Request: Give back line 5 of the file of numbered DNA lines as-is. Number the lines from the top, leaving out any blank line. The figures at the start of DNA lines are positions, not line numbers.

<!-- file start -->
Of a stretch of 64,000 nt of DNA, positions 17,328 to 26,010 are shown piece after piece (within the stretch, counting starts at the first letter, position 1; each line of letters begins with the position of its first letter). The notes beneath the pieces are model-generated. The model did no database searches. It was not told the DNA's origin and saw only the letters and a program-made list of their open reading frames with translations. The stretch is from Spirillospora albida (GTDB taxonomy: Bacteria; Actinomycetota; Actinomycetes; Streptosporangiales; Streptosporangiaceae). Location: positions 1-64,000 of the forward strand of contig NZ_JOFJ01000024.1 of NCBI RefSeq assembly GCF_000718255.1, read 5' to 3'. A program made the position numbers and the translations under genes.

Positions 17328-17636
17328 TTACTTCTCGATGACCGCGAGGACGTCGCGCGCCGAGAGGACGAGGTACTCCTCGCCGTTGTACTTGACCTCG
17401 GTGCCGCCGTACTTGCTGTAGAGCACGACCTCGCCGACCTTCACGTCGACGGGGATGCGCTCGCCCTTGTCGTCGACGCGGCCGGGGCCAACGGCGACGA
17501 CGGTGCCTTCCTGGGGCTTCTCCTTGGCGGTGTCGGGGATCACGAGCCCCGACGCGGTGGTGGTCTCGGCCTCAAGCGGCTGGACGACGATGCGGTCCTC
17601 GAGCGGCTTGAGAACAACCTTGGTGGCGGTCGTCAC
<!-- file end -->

17501 CGGTGCCTTCCTGGGGCTTCTCCTTGGCGGTGTCGGGGATCACGAGCCCCGACGCGGTGGTGGTCTCGGCCTCAAGCGGCTGGACGACGATGCGGTCCTC